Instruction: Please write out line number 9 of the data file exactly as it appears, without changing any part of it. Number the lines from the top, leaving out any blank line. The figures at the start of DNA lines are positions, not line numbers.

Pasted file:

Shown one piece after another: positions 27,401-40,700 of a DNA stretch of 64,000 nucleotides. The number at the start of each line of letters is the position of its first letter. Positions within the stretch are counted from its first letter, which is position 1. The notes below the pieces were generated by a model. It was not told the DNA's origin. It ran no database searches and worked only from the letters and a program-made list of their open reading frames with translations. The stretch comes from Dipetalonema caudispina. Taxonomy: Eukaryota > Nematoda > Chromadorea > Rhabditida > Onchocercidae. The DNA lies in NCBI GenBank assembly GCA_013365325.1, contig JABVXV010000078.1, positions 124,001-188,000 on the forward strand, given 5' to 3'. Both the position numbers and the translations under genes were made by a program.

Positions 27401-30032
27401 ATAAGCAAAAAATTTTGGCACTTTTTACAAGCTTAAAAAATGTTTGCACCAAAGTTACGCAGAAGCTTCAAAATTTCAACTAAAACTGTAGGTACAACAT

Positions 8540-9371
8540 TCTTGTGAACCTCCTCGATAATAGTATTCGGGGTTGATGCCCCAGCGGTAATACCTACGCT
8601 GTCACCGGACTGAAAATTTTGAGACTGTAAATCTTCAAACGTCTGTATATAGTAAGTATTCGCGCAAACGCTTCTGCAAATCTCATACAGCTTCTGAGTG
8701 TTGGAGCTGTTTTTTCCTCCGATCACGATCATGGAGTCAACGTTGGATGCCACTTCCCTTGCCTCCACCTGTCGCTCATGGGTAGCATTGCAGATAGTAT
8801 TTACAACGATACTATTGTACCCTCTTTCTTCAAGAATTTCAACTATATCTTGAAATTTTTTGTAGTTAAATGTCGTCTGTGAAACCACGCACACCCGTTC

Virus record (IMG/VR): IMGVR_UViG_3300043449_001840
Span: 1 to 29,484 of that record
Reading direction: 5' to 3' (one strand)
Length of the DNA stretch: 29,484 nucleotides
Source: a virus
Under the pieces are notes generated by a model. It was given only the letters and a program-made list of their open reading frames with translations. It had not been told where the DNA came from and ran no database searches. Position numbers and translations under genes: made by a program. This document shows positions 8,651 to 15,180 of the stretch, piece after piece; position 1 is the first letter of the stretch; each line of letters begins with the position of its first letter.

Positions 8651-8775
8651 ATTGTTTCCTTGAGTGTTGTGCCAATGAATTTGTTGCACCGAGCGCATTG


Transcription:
Virus record (IMG/VR): IMGVR_UViG_3300043449_001840